GAVIN: Some charter schools in Miami-Dade county even offered students extra credit if they told the governor they supported the bill. And in the end, Governor Rick Scott chose to sign it at one of Florida’s charter schools that will be receiving funding as a result of the bill.

GOVERNOR SCOTT: We can look at these students, all these smiling faces, their lives will be better. They’ll have the opportunity to live their dreams in this country.

GAVIN: What this controversial bill means for education in the Sunshine state is yet to be seen. But the fact is the bill is diverting money away from traditional public schools towards a system that fails at a much higher rate.

FERRIS BUELLER’S DAY OFF: You’re still here? It’s over. Go home. Go.

Florida just passed a controversial new education bill was originally published in ThinkProgress on Medium, where people are continuing the conversation by highlighting and responding to this story.

Categories: SCCDP Allies

Many Republican senators are unhappy about the AHCA draft

Thu, 06/22/2017 - 2:33pm
A few lawmakers are in full support of the bill. Others think it needs a little work. Some have deep concerns.Credit: AP Photo

The “discussion draft” of the GOP’s American Health Care Act, released earlier today, received neutral-to-negative responses from GOP moderates and conservatives alike.

Senators Ron Johnson (R-WI), Mike Lee (R-UT), and Rand Paul (R-KY), posted a joint statement shortly after the bill’s release indicating that they weren’t ready to support the bill as written. “[It] does not appear this draft as written will accomplish the most important promise that we made to Americans: to repeal Obamacare and lower their healthcare costs,” reads the statement in part. Johnson said he was “not a ‘yes’” on the bill.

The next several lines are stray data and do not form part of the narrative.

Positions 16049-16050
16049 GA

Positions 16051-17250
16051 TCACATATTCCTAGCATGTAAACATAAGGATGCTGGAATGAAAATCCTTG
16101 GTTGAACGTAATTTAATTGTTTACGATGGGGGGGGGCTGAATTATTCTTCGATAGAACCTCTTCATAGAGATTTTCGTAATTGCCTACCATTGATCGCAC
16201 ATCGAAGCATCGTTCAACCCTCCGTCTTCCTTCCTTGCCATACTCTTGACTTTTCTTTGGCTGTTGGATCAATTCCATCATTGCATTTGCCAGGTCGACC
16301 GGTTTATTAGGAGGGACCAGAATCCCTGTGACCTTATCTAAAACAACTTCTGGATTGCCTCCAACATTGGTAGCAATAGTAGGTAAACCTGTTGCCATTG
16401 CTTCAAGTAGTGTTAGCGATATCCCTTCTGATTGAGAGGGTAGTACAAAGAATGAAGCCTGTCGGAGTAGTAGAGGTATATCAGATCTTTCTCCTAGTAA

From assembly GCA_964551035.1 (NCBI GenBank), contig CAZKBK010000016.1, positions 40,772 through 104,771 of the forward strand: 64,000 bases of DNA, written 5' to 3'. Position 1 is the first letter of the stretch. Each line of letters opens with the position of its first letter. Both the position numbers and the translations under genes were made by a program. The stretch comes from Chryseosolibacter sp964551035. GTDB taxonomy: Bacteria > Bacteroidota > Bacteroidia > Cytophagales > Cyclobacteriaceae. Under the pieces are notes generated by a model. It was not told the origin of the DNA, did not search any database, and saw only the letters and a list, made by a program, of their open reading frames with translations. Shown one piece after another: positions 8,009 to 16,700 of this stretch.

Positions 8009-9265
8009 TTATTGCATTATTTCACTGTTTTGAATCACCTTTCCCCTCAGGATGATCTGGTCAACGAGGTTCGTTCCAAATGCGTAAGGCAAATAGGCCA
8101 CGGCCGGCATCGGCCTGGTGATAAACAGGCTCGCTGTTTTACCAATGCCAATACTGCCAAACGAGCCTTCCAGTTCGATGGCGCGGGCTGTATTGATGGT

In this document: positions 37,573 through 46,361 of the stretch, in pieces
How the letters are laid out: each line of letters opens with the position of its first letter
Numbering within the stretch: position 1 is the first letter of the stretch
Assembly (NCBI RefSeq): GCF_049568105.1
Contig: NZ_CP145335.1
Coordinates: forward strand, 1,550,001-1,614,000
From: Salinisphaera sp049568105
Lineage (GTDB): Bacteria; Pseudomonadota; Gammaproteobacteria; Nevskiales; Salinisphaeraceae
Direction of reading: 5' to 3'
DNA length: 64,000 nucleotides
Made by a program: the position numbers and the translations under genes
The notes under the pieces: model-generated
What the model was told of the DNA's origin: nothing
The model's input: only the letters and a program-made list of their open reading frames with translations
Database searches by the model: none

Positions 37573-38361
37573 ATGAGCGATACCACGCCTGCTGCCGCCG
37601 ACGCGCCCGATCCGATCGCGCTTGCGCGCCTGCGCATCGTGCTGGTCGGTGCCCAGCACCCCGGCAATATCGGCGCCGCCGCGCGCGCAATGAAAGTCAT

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GOP Sen. Ron Johnson speaking to reporters outside Capitol: "I am not a 'yes.'" Says GOP /Dems should start over on bipartisan health bill.

 — @TeddyDavisCNN

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Cruz released a lengthier statement on his own website immediately afterward, saying of the bill, “[There] are components that give me encouragement and there are also components that are a cause for deep concern.” Cruz’s concerns included the bill not going far enough to repeal the Affordable Care Act, not lowering premiums, and not giving Medicaid enough “flexibility.” He added later that the bill would need “significant changes” before passing the Senate.

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@tedcruz just now. "This current draft doesn't get the job done." Said he &amp; others expect "significant changes" to draft

 — @Phil_Mattingly

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He seems to believe the bill can be fixed, however, as he handed out pamphlets on how it could “get to ‘yes’” during a Senate lunch.

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Sen. Ted Cruz handed these out today in Senate lunch. How he can get to yes.

 — @FoxReports